Bullsnake In A Bottle (continued)

where the heck did that glass lizard go?

Tin Flipping

False Boneset

Blazing Star

Hognose photo by Ken Felsman.


In mid-May we made another trip back to the sand country, bringing Ken Felsman with us. We were determined to keep coming back until we found some Bullsnakes.  The day was slightly cooler than usual for mid-May, and the sky was overcast and we were treated by the occasional sprinkle.

First off, we checked out an abandoned farmhouse up the road from Frances' trailer, to look for Western Slender Glass Lizards (Ophisaurus attenuatus attenuatus).  On our first trip to the area, Rick and I had encountered a large Glass Lizard along one side of the farmhouse.  It was my first experience with an Ophisaurus - Rick had previous dealings with them in Florida and elsewhere.  We had this Glass Lizard trapped between us, but failed to lay a hand on it - it was alert and very fast!  I grabbed for it and missed, and then was dumbstruck as the lizard reversed direction in an instant and slithered between my legs, and into a crack in the foundation.

The Glass Lizards on this second trip proved to be even more elusive.  I managed to catch a glimpse of the "south end of a lizard heading north" as it disappeared into a burrow under a clump of sumac.  I wondered if we needed to catch them early in the morning before they had a chance to warm up, a tactic necessary for Collared Lizards (Crotaphytus).  

Behind the farmhouse lay an old field, in the process of being reclaimed by native sand prairie plants.  Strewn throughout the field were pieces of rusted corrugated roofing material.  Under one "piece of tin" I found my second Eastern Milk Snake from the sand country.  This specimen was slightly over two feet and had the milky blue eyes and opaque skin tone of a snake about to shed its skin.  It made no attempt to bite as we gently examined it, and shortly we returned it to its rusted refuge to slough its skin in peace.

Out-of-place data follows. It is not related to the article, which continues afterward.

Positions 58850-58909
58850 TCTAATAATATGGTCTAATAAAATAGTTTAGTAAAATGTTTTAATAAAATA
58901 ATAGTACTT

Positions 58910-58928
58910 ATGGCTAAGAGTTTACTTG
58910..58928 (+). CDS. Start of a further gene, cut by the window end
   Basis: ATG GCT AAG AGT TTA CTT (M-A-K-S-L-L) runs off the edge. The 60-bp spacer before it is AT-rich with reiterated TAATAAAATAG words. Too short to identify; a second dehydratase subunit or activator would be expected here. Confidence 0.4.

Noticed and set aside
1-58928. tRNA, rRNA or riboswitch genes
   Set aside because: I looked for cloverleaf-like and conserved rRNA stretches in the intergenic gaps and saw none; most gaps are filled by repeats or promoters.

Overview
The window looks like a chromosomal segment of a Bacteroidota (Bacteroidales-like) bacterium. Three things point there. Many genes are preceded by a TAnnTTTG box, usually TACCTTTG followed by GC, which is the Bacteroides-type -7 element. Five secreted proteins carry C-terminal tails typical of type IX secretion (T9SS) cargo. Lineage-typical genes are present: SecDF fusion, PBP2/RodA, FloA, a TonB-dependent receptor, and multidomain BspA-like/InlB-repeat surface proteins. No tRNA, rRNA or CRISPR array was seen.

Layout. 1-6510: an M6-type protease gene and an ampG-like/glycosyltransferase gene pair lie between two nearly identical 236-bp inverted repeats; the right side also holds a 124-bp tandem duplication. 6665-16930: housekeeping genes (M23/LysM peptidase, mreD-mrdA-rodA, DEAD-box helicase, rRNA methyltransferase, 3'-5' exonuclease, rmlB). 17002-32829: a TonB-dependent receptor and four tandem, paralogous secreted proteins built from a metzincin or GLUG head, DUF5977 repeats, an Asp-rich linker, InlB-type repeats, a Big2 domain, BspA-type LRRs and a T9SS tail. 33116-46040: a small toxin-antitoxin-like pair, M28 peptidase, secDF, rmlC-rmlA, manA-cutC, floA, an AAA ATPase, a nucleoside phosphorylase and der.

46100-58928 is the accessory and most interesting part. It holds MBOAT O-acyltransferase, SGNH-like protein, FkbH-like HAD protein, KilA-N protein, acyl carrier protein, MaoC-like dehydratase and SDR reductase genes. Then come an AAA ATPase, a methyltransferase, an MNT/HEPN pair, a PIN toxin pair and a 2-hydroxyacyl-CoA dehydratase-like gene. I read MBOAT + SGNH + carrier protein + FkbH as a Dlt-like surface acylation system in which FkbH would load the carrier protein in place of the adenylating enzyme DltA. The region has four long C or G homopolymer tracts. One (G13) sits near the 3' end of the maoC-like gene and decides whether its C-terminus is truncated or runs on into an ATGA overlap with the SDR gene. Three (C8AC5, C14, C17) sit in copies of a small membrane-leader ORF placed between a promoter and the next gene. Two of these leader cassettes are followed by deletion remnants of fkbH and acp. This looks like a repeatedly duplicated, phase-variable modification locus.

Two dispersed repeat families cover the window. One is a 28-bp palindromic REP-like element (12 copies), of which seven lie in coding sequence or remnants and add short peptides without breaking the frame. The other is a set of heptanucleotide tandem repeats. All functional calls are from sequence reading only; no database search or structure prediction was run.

Eventually we worked the entire length of the long field.  Under the cloudy sky, the pieces of metal stayed cool to the touch into the late morning.  Ideal as conditions were, we turned up no more herps, and had to settle for enjoying the wildflowers as we walked back.  False boneset and blazing star were in full bloom in what was slowly turning from farmland back into sand prairie.

It was time to head for Frances' trailer.  Her littered yard failed to turn up anything, so we headed across the road to the dump, giving a few ear scratches to the mongrels from down the road.  Working the northeastern edge first, Rick scared up a pair of Blue Racers (Coluber constrictor foxi) under a piece of tin, and we enjoyed watching them boil across the open field into a briar patch.  They seem to be moving a lot faster than they really are.  In my experience, I have found racers in pairs more often than not, only occasionally finding them alone.  It may be that most of my racer encounters have come during the mating season in spring.  This was my first experience with the foxi subspecies; I was well acquainted with flaviventris, the Eastern Yellow Bellied Racer, from Missouri.  I found these Blue Racers to be identical in appearance to Yellow Bellies, being a gunmetal blue-gray dorsally, with a cream colored ventral.

Midday approached as we continued to work the dump, the temperature now up in the mid eighties, the sky overcast with an occasional sprinkle. Could this be the day, the Bullsnake Day? We flipped boards, sheetmetal, rusty pieces of automobiles, refrigerators and other trash, until our flippers were sore.  Aside from a few racerunners and toads, the pair of Blue Racers was the highlight of the dump.  Heading back to the truck, an Eastern Hognose Snake (Heterodon platirhinos) feigned death at my feet, with its mouth agape and frothing, the forked tongue fully extended and limp to one side. It's always nice to see an old friend in the field, but where were the Bullsnakes?

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